the distinction between textually prescribed rights, and their misapplication and misinterpretation
by imperfect human beings. Just as Western societies still fight against racism and
discrimination, Muslim societies struggle to fully implement Islamic human rights.
Divinely Mandated
The distinguishing feature of human rights in Islam is that these rights are the natural
outcome of a broader practice of faith; deeds and social behavior that Muslims believe are
divinely mandated. The Glorious Quran says:
Allah commands justice, the doing of good, and liberality to kith and kin, and He forbids all
shameful deeds, and injustice and rebellion: He instructs you, that ye may receive admonition.
[Quran, 16:90-91]
Dignity and Equality
Human rights can be seen as stemming from two fundamental principles: dignity and
equality. Dignity is a fundamental right of every human being merely by virtue of his or her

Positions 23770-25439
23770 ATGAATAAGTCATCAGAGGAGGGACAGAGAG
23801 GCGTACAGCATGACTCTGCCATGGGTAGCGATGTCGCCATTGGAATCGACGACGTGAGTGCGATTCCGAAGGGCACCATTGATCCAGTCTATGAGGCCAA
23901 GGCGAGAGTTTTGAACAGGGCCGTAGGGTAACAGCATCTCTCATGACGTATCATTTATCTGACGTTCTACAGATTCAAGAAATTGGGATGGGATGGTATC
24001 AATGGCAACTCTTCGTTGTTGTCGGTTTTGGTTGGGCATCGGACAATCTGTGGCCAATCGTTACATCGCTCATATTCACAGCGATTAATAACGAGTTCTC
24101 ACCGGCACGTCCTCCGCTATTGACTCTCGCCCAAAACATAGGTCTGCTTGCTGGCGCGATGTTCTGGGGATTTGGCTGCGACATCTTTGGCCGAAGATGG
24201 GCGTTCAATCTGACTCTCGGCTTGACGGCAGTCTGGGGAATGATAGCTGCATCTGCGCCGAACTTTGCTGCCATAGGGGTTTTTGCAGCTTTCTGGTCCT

The Glorious Quran says: Verily we have honoured the Children of Adam. We carry them on the
land and the sea, and have made provision of good things for them, and have preferred them
above many of those whom we created with a marked preferment. [Quran 17:70]

Regarding equality, the Quranic verse is explicit: O mankind! We created you from a single
(pair) of a male and a female, and made you into nations and tribes, that ye may know each other
(not that ye may despise (each other). Verily the most honored of you in the sight of Allah is (he
who is) the most righteous of you. [Quran 49:13]
Thus, what distinguishes one human being from another, in the Sight of God, is the person’s